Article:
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Monday 19 March 2018
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Why Are Used Cars Sometimes Advertised At Two Different Prices?

How often have you looked at a used car advertised online for, say, £12,995 and decided to visit the dealership to look at the car. But when you arrived, you discovered that the price on the car was actually £14,995?

It is not unusual for used car dealers to advertise the same car at different prices on different websites, or to have a higher price on the car window and a lower price advertised on the web. There are usually two reasons for this: 1) if a customer hasn’t seen the lower price advertised elsewhere, the dealer can try and sell the car at the higher price; or 2) the dealer can claim that the car has ‘already been reduced’, to try make the car look like a better deal. This strategy is used to stop a customer haggling for a lower price.

Plenty of used car dealers are very slippery at handling the question of “Isn’t this car advertised for less on the internet?” Often, the dealer will ‘suddenly remember’ that it has ‘only just been reduced this morning’ or make up some nonsense about ‘web-only offers’, or mutter something about how they ‘haven’t had enough time to update the price in the car window’. It doesn’t really matter what the excuse is – they are simply trying it on, and then try to cover it up when they realise you actually know what you’re talking about.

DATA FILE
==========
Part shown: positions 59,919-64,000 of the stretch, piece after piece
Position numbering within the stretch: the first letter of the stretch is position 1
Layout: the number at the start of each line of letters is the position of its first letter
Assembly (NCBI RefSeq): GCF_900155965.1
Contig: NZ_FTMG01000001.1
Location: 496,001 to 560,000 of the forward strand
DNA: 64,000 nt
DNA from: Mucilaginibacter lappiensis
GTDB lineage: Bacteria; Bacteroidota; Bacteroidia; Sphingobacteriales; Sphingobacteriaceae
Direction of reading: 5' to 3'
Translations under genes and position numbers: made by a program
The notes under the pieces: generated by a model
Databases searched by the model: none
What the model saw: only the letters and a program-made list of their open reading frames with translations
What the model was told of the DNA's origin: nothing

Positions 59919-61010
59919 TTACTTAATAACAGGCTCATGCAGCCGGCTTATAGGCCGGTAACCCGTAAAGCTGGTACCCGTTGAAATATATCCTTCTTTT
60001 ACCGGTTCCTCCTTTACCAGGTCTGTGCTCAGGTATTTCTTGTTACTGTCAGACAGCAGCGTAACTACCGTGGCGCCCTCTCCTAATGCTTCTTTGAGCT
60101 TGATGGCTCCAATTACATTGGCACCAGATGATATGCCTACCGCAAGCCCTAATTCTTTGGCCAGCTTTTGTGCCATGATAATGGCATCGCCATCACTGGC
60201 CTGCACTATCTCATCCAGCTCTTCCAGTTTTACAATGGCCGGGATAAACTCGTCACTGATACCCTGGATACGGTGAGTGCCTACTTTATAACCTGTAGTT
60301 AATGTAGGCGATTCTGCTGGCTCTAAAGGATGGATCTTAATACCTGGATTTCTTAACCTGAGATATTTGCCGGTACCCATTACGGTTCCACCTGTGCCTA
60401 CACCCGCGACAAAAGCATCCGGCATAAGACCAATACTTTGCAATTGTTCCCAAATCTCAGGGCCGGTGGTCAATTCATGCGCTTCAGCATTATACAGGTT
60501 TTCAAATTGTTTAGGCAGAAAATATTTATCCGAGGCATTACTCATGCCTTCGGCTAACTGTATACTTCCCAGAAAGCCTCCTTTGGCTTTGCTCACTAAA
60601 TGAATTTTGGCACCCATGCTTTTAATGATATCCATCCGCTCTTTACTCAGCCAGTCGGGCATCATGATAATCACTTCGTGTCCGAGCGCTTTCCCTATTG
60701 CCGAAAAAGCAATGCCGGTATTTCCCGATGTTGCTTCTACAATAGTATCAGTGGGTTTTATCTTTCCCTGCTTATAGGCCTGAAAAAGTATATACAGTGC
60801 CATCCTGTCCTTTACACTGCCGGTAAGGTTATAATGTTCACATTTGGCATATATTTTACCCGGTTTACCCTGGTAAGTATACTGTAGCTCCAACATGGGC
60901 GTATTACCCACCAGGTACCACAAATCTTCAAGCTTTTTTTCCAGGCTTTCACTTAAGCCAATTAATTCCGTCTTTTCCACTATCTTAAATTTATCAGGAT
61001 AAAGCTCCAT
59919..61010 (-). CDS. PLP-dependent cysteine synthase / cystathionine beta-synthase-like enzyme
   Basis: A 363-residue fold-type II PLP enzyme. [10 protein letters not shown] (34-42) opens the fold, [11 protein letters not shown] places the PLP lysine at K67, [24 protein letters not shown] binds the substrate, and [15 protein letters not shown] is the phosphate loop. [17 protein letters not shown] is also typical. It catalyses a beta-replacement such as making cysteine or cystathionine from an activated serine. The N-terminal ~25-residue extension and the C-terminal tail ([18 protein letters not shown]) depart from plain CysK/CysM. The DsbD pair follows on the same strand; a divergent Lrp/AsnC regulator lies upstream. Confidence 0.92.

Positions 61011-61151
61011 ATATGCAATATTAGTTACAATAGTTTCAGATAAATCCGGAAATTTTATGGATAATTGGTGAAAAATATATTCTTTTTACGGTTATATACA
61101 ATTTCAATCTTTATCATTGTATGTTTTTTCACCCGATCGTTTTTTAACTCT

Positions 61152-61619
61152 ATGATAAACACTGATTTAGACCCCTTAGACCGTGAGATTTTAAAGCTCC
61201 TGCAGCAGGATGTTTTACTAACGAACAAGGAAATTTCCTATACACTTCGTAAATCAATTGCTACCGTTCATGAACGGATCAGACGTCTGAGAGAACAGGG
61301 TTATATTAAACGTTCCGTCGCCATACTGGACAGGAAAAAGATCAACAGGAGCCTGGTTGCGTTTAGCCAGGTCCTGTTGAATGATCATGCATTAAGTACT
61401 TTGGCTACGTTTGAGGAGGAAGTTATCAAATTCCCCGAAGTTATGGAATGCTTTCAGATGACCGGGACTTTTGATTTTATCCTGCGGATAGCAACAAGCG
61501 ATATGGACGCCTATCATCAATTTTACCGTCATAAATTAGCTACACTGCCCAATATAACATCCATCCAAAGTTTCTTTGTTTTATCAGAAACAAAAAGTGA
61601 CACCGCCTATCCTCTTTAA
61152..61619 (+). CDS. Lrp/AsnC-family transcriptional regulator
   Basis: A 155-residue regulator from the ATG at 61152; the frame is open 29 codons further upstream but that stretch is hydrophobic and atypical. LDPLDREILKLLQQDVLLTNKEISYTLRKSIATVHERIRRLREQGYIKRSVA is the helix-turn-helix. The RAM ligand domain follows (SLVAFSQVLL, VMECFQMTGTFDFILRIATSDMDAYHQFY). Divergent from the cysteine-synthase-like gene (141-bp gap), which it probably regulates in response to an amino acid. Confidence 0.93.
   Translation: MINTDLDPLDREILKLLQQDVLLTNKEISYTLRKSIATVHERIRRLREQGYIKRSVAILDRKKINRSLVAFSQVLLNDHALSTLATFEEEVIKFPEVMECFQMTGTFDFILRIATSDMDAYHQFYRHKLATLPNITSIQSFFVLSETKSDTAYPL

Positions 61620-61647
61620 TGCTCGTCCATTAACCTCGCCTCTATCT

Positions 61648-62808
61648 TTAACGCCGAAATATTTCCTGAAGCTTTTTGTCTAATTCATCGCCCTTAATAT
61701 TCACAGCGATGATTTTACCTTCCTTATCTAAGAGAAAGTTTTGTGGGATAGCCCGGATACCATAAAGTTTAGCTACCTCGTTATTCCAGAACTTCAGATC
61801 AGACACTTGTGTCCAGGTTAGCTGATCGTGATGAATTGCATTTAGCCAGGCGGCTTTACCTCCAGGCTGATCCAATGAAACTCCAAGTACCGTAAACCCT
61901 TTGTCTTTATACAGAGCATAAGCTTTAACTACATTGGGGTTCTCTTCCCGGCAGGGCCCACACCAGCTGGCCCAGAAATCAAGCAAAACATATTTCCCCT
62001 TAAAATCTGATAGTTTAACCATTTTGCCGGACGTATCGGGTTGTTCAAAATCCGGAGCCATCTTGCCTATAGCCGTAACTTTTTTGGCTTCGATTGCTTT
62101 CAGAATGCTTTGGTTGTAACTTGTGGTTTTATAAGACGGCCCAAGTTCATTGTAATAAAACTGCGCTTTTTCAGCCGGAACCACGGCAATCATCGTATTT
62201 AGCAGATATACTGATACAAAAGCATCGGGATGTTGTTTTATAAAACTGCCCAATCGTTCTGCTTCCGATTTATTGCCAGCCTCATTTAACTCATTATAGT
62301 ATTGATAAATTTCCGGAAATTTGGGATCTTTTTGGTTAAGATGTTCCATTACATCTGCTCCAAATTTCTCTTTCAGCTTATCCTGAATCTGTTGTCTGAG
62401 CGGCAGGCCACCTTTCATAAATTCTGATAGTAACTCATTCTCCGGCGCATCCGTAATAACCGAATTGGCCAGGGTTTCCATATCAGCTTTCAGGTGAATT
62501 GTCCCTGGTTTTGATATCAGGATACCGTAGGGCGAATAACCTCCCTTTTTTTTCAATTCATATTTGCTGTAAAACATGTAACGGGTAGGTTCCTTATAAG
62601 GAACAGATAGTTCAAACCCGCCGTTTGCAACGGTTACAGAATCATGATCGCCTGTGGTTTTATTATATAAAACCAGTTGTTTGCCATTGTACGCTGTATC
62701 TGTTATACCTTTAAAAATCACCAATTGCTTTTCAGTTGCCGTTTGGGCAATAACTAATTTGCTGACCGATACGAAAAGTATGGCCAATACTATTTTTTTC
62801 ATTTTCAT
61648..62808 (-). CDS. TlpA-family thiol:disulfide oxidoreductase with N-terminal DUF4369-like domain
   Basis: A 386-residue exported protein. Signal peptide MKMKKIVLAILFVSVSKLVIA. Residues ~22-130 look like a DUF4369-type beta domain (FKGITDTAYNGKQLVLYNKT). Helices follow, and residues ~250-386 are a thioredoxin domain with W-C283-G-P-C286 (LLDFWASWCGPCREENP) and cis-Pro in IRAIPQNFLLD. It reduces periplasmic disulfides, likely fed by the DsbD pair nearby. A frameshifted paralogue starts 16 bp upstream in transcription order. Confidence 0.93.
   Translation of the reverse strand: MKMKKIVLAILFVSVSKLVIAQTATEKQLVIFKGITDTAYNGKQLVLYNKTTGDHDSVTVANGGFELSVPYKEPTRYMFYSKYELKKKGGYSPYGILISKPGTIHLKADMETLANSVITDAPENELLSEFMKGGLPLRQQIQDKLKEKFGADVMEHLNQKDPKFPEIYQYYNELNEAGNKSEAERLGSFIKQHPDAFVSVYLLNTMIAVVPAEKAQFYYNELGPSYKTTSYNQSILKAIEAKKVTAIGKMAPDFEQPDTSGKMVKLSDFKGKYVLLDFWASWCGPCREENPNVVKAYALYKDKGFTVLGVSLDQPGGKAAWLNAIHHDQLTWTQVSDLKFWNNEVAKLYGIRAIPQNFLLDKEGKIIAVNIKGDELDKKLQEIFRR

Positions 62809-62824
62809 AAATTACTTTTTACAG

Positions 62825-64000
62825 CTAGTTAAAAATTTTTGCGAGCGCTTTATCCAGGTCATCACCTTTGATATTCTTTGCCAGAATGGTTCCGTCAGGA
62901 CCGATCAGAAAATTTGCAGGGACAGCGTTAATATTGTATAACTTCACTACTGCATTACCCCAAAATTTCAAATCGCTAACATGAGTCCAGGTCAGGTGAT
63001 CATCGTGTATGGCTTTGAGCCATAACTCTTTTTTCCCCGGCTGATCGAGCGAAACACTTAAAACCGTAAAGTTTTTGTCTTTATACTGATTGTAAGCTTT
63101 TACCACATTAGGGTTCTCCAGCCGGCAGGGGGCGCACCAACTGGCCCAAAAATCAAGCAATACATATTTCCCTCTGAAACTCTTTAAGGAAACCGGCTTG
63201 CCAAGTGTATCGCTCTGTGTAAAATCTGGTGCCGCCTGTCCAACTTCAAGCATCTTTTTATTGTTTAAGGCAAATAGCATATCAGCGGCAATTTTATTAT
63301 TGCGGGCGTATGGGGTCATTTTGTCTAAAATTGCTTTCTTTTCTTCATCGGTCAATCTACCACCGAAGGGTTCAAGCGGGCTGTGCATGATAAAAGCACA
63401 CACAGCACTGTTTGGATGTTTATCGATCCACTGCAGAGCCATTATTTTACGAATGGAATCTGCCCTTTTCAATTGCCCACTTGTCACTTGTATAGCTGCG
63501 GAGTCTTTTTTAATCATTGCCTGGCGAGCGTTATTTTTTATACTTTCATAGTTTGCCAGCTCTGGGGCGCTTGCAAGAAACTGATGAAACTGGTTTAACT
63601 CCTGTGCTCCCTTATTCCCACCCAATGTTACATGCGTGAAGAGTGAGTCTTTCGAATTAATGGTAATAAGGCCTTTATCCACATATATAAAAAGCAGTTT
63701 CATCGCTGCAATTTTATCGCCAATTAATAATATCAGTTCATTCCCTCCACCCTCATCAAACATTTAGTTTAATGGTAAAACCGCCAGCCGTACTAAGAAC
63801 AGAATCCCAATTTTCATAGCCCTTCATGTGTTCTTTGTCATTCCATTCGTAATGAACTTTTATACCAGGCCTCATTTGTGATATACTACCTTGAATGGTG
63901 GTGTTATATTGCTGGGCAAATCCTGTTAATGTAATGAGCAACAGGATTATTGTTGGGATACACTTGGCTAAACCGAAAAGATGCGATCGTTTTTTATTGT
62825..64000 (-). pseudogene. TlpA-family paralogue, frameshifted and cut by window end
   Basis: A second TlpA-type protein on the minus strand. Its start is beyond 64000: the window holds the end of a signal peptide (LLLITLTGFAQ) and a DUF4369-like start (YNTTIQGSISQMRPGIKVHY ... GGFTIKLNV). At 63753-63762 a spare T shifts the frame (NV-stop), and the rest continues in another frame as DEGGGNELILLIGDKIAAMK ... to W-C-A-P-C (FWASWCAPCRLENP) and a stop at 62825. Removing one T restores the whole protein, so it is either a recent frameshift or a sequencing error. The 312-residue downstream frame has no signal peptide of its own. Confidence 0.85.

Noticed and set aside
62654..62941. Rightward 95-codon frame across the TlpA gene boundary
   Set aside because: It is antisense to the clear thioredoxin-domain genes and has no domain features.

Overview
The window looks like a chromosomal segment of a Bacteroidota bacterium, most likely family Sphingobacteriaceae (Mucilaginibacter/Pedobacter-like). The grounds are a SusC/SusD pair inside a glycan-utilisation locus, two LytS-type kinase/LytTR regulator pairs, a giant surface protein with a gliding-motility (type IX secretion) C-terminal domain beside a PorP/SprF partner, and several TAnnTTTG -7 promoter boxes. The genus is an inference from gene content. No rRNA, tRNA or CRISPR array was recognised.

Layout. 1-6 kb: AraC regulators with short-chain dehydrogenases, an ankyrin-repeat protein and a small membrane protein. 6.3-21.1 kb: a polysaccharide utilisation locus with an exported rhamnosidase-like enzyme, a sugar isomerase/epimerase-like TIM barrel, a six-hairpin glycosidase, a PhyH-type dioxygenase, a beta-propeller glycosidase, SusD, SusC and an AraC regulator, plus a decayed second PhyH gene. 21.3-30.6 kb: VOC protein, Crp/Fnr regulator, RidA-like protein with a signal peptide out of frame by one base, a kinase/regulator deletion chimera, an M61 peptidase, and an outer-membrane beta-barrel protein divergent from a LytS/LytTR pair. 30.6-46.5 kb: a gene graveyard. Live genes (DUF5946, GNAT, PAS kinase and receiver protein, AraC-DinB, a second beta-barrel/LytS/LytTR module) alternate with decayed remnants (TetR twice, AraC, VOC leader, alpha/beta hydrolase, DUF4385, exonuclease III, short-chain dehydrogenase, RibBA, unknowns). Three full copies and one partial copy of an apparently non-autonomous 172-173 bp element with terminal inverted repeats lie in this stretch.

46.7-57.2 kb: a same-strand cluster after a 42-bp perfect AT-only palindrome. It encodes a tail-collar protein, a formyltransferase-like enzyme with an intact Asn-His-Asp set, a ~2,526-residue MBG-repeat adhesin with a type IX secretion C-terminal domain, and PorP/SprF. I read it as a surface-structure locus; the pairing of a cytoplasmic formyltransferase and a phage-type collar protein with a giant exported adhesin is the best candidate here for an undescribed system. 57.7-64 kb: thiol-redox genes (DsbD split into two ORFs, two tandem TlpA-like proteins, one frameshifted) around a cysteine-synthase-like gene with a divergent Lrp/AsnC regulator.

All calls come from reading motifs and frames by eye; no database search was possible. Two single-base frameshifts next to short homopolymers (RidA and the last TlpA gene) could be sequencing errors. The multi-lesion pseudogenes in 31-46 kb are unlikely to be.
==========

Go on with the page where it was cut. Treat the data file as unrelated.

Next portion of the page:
The reality is that there is no recommended retail price for a used car – a seller, whether private or dealer, is entitled to ask whatever price they like for their car. It’s simple capitalism, with supply and demand determining the price. A salesman is not obliged to offer you a lower price, just as a customer is not under any obligation to pay a higher price. It comes down to who wants the deal more and is prepared to concede more ground, or who is better at negotiating a deal.

Although it’s not illegal for a dealer to advertise the same car at two (or more) different prices, it’s not exactly an example of outstanding business ethics if their used car pricing is handled like this as a matter of course.

It can get more serious if the dealer refuses to sell you the car at the advertised price. We are no longer talking about a dealer omitting to mention that a car is advertised and available for a cheaper price, but actually refusing to honour their own advertised pricing. These days, this sort of behaviour is thankfully becoming rare. Most dealers advertise their cars on commercial classifieds websites, and can easily alter their used car pricing in seconds. In the past, an error in an old-style newspaper or magazine ad couldn’t be changed once it had been printed (assuming that it is a genuine error, rather than simply a dubious selling technique).

In this sort of situation, you need to have proof of the lower advertised price. With online ads, it is easy for you to look up the advertised price on your smartphone in seconds, but a dealer can also change their advertised price just as quickly, so always print out the advertisement before you visit the dealership. If you hold your ground, and if you start mentioning phrases like ‘false advertising’ and ‘breach of trading standards’, dealers will generally concede fairly quickly. But is this the sort of dealer you want to be buying your car from?

Stuart Masson is founder and owner of The Car Expert, a London-based independent and impartial car buying agency for anyone looking to buy a new or used car.

Stuart has had a passion for cars and the automotive industry for nearly thirty years, and has spent the last seven years working in the automotive retail industry, both in Australia and in London.

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